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Toyota Recalls More, While GM Repays More

It might be a stretch to say GM and Toyota are going in different directions, but Monday was the clearest sign yet these two automakers find themselves in completely different places than they have in the past.

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AP

Lets start with Toyota. The Japanese automaker announced it's recalling 9,400 of the '10 Lexus GX 460 to fix SUV's Vehicle Stability Control software. The update of the software is expected to keep the GX 460 from fishtailing and potentially tipping over when the driver oversteers at a particular speed.

This is what many expected to happen when the situation first popped up last week following a warning from Consumer Reports. At the time, the head of CR's auto testing division, David Champion, predicted that eliminating the potential rollover issue in the GX 460 would probably be an adjustment to the vehicle's stability control system. He was right.

The good news is this recall comes before there were crashes and injuries or deaths. The bad news is this recall re-enforces the perception Toyota has dropped the ball with quality control.

Whether you love or hate Toyota, there can be no denying the GX 460 recall and the temporary suspension of sales will add another hurdle for Toyota dealers. It's not a huge hurdle and incentives will help get potential buyers past their doubts.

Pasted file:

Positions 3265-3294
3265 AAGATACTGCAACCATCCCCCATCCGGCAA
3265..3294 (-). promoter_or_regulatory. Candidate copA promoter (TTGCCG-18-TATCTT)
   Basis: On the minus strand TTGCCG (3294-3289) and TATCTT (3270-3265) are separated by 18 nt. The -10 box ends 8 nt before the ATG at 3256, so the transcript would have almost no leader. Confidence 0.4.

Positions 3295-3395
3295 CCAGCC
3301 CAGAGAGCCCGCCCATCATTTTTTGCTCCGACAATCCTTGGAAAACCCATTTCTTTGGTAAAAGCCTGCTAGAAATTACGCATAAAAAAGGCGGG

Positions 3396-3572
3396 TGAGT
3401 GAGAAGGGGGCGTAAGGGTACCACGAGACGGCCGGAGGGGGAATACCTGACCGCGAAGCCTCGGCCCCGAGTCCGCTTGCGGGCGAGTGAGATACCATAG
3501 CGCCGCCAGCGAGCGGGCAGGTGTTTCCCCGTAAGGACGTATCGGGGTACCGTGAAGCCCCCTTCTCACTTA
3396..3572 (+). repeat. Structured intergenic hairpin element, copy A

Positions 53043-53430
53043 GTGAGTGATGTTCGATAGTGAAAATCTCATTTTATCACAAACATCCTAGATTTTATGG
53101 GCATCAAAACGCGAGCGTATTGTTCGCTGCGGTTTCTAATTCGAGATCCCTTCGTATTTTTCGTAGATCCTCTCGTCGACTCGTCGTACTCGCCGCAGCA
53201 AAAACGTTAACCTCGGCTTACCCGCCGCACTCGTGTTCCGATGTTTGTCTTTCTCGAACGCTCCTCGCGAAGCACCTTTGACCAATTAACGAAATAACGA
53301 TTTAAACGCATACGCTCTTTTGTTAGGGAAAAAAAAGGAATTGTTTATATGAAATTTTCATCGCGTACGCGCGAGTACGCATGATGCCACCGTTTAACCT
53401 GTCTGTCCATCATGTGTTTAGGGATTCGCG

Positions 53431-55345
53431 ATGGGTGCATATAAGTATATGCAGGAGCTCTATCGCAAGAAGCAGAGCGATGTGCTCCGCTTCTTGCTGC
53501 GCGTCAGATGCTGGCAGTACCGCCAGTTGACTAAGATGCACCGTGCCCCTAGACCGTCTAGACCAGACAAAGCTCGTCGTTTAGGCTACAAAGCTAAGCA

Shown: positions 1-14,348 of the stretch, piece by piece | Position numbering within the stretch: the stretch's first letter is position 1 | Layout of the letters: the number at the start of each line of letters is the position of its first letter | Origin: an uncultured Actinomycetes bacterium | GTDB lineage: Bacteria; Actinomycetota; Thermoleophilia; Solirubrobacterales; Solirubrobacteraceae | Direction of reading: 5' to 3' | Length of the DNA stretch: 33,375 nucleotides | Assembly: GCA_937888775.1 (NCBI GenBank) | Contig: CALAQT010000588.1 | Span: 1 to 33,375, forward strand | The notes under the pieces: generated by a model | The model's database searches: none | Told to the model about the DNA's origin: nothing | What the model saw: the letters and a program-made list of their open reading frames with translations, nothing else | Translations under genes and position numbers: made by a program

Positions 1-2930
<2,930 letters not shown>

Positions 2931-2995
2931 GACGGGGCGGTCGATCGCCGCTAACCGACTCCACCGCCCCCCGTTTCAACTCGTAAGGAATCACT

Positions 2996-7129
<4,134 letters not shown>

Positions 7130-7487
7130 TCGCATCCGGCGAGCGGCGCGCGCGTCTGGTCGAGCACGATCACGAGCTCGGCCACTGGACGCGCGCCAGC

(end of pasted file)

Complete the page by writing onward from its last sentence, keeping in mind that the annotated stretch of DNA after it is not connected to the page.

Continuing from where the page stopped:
As for GM, the news is much more encouraging. We broke the story earlier today that GM plans to repay the U.S. and Canadian governments even earlier than planned. The company has said for some time it will repay what remains of the $6.7 Billion it borrowed from the U.S. Government ($1.4 Billion from Canada) before June 1st.

I'm told it will now happen well before June. Chairman and CEO Ed Whitacre Jr. will announce the repayment plan on Wednesday in Kansas City. When he does it will be more than just a symbolic announcement

GM is moving quickly to not only get back in the black but also go public as soon as possible. I've said for some time that GM could be profitable by the third quarter even though the company remains cautious in saying profitability in the second half of the year is more likely.

Once GM repays its loans ($4.7 Billion the U.S. and a little over $1 Billion to Canada) the focus will shift to when we see an IPO. GM isn't predicting timing as of now, but if the markets stay strong and GM gets back in the black in the third quarter, there's a good chance it won't be too much longer until GM shares are being traded on Wall Street.

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